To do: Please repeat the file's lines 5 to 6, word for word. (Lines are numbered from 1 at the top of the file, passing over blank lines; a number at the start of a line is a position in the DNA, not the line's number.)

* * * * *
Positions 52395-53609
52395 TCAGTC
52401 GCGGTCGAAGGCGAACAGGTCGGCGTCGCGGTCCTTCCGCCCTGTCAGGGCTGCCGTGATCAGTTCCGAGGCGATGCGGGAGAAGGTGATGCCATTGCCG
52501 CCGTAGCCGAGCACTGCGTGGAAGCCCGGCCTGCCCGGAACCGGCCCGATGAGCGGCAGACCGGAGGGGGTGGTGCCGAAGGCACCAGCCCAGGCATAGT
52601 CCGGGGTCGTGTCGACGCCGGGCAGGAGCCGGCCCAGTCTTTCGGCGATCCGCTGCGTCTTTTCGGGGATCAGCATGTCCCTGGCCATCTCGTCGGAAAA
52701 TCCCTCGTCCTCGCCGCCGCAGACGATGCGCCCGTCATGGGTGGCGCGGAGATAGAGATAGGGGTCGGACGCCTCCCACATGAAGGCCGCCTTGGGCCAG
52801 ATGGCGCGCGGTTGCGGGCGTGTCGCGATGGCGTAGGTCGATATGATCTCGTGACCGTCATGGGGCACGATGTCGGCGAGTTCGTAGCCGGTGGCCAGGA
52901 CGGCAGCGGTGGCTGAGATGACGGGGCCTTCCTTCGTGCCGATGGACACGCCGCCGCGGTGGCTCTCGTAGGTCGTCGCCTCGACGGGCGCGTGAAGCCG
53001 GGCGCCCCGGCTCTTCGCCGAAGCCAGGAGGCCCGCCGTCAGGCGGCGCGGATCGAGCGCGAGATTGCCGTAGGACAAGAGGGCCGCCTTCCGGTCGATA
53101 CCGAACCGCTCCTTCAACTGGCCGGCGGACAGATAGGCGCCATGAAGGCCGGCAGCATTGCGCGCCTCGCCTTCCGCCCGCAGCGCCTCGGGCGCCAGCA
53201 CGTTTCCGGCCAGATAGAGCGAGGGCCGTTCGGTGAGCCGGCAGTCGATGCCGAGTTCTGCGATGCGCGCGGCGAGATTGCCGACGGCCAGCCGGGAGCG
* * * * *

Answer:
52601 CCGGGGTCGTGTCGACGCCGGGCAGGAGCCGGCCCAGTCTTTCGGCGATCCGCTGCGTCTTTTCGGGGATCAGCATGTCCCTGGCCATCTCGTCGGAAAA
52701 TCCCTCGTCCTCGCCGCCGCAGACGATGCGCCCGTCATGGGTGGCGCGGAGATAGAGATAGGGGTCGGACGCCTCCCACATGAAGGCCGCCTTGGGCCAG